Image Credit: Anthony Freda Art
February 18, 2017
Three classified CIA espionage orders (seven documents in all) were released Wednesday by WikiLeaks, providing details of a spy program that was conducted before the 2012 French presidential election (source). According to the documents, all major political parties in France were targeted by the CIA’s human (“HUMINT”) and electronic (“SIGINT”) spies.
The justification for the spy program was to assist “analysts assess and prepare US key policymakers” for the post-election landscape in France, with an emphasis on US-France relations. Aside from targeting President Francois Hollande, leading candidate Marine Le Pen, and former candidates Dominique Strauss-Khan and Martine Aubry, the rogue agency took a particular interest in ex-President Nicholas Sarkozy, whose UMP party was not assured re-election. Agents were ordered to discover Sarkozy’s private deliberation “on the other candidates,” as well as how he interacted with his advisors, as reported by RT:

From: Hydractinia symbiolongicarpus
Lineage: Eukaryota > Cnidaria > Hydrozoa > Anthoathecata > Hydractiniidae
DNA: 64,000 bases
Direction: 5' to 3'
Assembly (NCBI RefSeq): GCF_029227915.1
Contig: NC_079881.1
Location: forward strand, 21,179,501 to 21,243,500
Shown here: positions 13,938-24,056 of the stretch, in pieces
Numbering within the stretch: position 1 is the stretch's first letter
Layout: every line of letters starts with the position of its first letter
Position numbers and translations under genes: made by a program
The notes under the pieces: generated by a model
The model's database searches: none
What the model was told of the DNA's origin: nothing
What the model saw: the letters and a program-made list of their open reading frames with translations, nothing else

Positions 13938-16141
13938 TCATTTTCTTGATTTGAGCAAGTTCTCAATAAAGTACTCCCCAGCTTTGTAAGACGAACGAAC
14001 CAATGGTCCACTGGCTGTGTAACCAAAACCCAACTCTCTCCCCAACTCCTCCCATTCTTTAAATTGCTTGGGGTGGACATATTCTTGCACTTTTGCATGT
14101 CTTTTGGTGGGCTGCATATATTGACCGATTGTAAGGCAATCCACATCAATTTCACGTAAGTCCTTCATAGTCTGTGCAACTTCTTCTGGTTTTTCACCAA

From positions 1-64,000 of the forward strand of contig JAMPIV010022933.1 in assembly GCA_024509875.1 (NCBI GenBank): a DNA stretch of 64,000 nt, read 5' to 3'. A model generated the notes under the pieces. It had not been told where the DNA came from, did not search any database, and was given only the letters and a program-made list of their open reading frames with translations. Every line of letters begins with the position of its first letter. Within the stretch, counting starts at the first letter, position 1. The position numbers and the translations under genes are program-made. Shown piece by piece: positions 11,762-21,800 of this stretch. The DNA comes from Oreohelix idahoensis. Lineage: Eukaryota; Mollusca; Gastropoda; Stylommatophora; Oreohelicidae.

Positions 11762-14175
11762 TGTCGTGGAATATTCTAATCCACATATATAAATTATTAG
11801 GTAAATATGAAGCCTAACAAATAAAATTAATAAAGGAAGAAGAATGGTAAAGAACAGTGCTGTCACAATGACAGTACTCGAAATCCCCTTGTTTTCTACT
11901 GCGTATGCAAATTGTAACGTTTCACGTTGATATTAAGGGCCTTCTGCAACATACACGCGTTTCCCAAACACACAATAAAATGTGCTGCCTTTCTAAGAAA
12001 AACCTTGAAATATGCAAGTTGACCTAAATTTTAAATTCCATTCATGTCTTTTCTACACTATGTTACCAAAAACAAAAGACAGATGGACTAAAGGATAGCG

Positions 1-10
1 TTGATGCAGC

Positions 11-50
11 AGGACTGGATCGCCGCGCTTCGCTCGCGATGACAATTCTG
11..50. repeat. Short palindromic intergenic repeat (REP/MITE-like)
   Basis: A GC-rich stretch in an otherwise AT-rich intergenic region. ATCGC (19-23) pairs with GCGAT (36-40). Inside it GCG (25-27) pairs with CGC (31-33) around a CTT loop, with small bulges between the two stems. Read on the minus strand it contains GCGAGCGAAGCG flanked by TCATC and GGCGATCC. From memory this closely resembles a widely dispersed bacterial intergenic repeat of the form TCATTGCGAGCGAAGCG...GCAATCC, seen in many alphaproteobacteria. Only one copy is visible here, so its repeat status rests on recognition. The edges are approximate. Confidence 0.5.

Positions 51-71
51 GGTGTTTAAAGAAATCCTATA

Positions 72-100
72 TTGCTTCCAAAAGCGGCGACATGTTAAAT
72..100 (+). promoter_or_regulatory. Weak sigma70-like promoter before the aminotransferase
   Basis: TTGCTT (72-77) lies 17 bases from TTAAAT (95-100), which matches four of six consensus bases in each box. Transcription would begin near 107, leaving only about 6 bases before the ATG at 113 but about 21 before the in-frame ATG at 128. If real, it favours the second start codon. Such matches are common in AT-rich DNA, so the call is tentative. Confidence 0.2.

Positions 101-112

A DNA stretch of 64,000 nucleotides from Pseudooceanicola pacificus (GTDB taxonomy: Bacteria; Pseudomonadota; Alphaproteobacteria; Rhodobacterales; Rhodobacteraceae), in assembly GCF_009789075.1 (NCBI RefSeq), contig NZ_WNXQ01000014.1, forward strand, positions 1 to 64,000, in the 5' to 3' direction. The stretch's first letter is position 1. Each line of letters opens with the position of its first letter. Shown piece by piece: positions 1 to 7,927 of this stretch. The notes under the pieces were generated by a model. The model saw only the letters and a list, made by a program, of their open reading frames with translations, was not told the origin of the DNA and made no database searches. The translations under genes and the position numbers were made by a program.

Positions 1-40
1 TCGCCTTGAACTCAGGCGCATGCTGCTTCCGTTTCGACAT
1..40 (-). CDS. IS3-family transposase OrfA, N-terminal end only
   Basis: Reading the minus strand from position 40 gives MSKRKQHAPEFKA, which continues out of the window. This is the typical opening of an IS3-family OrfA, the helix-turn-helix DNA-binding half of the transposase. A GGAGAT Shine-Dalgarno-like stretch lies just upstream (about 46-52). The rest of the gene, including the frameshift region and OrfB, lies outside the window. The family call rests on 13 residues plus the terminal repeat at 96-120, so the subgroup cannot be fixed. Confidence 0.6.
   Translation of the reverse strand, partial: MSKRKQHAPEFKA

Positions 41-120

Additional information sought by the CIA included details on candidate funding, the French economy, the Greek crisis, and political opinions on “the German model of export-led growth and any specific proposals that would help solve the Eurozone crisis.”
WikiLeaks stated the following in a press release:
Hollande already stated in June 2016 that the French government would not tolerate a threat to its security after the previous release of documents by WikiLeaks, which disclosed the NSA was spying on Sarkozy, Hollande and Jacques Chirac. There’s no word yet on how France will respond to this new leak.
On this week’s episode of On Contact, Chris Hedges is joined by journalists Abby Martin and Ben Norton to discuss the declassified U.S. intelligence report on Russia’s alleged “influence campaign” on the U.S. presidential election. They explore the allegations and why a large portion of the report is dedicated to RT America’s programming. RT correspondent Anya Parampil details the charges made in the Office of the Director of National Intelligence report.
We are getting saturated with Fake News stories, but let’s hear one more from Oliver Stone, as I missed this article.
Source: The Russians Are Coming – Medium
As 2016 closes, we find ourselves a deeply unsettled nation. We’re unable to draw the lines of our national interest. Is it jobs and economy, is it national security, or is it now in our interest to ensure global security — in other words, act as the world’s policemen?